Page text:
Hello everyone. Last time, I wrote about the overview of “Lean Six Sigma” as one of the problem solving methodologies.
Several roles have been defined to actually implement and drive this “Lean Six Sigma”. This role is divided into several stages, called “Black Belt”, “Green Belt”, etc. There may be quite a few people who have heard the name of these “xx Belt”. As I wrote in my profile, I actually have the experience of taking on the role of “Master Black Belt”.
This time, I will write about “What is xx Belt ?”.
Roles to drive “Lean Six Sigma”
This “XX Belt” does not have a single absolute definition, but is defined for each company that has introduced Lean Six Sigma. In general, those definitions would be like this.
A common pattern is, to first let employees join Lean Six Sigma beginners’ training and be certified as “White Belt” -> participate in Lean Six Sigma project and take certification test to become “Yellow Belt” -> step up to Green -> and then step up to Black.
“xx Belt” as qualification exam
There are several tests for these “xx Belt”. However, unlike the national exams for lawyers or CPAs, there is no single absolute exam. You may be get lost as to which one to take as there are number of tests.
Those are roughly divided into “in-house exams” and “out-of-company exams (open exams)”.
The in-house exam is administered independently by each company that has introduced Lean Six Sigma, and naturally only employees of that company can take it. So isn’t that qualification valid only within the company? That’s not the case. Surprisingly, “I was doing XX Belt at XX company” would sometimes be a plus when changing jobs. In JD (Job Description) to be presented at the time of recruitment, there would be some cases where “XX Belt” is specified. So, if your company has introduced Lean Six Sigma and has its own test system, it might be a plus to try it.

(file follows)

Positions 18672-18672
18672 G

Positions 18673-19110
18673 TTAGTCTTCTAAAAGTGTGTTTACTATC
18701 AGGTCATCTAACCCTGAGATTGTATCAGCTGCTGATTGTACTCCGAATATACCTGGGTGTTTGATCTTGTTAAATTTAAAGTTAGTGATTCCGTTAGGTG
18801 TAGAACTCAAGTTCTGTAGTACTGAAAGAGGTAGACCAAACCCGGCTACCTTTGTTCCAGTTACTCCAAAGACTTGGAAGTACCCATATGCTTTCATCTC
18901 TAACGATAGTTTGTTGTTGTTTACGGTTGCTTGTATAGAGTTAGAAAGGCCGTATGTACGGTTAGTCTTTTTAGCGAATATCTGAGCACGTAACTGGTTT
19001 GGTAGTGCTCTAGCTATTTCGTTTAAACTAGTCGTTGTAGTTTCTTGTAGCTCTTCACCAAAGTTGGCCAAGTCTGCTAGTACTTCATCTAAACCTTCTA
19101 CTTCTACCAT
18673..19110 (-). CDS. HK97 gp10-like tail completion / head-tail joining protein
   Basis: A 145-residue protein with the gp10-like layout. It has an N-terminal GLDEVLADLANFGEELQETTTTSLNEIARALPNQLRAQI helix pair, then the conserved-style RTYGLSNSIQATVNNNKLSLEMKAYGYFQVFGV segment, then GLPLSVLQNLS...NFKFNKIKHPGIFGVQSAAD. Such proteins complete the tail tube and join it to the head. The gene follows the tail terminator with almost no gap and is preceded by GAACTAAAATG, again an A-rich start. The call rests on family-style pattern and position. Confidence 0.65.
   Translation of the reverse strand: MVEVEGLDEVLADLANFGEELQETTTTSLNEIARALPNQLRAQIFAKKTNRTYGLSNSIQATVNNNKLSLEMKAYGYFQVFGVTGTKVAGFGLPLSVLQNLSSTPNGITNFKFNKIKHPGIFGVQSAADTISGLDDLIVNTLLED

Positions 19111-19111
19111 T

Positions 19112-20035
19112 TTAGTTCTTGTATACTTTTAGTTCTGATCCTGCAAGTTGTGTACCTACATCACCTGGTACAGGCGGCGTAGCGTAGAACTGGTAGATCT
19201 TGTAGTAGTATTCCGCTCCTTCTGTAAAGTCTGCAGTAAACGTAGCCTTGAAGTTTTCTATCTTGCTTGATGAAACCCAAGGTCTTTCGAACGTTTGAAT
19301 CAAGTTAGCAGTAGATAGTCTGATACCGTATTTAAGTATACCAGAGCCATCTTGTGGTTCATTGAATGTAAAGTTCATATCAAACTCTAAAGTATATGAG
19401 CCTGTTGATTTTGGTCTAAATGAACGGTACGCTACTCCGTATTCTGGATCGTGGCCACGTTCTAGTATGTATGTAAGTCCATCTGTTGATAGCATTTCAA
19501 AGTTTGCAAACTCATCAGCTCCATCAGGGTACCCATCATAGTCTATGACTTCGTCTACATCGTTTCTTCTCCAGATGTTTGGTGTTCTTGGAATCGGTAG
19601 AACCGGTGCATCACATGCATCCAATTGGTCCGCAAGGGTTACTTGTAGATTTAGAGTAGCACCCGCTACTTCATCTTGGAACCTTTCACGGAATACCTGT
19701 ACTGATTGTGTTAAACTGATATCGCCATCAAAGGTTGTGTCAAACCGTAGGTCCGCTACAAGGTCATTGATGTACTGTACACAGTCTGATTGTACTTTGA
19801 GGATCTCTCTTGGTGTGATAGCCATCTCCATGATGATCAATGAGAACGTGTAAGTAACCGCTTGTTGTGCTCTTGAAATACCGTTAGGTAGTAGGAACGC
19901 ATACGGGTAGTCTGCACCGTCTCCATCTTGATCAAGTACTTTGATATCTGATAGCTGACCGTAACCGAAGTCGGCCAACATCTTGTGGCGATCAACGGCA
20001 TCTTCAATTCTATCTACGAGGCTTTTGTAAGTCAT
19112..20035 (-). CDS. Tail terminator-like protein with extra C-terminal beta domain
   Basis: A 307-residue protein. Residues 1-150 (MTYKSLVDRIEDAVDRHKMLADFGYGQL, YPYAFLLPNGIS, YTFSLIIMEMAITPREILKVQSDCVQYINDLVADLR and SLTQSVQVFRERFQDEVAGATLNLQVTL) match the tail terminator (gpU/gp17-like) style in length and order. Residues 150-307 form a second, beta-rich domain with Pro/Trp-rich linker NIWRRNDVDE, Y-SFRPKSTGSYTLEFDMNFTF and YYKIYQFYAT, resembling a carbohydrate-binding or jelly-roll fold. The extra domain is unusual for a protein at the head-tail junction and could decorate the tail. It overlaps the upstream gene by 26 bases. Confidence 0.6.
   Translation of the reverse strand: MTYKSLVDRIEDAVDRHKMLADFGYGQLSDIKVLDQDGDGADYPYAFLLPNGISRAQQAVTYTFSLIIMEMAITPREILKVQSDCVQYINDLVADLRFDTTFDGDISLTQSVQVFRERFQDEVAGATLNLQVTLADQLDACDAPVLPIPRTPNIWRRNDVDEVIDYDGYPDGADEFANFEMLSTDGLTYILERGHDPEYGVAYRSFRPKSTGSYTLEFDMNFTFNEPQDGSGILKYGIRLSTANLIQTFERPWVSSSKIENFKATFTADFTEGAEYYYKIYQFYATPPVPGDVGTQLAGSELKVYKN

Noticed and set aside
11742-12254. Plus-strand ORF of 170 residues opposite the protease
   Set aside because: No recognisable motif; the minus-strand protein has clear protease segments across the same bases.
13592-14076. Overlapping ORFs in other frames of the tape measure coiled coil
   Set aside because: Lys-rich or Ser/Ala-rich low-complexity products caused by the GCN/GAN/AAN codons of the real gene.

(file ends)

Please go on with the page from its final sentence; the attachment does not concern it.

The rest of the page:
There are really various out-of-company exams, but the most famous ones would be these two, in general.
1. ASQ (American Society for Quality): https://asq.org/
This is conducted by the American Society for Quality. When applying to the exam, you will be asked about your Six Sigma project experience. In addition, since this is an “open book format,” you can bring reference books into the exam.
2. IASSC (The International Association for Six Sigma Certification) : https://iassc.org/
The characteristics of this program are that project experience is not required, and that it is a “closed book format”. Therefore, you are not allowed to bring reference books to the exam.
Based on these characteristics, it can be said that ASG values practical experience, while IASSC values volume of knowledge. I think there are pros and cons to both.
That’s all for this time, and I would like to continue from the next time onwards. Thank you for reading until the end.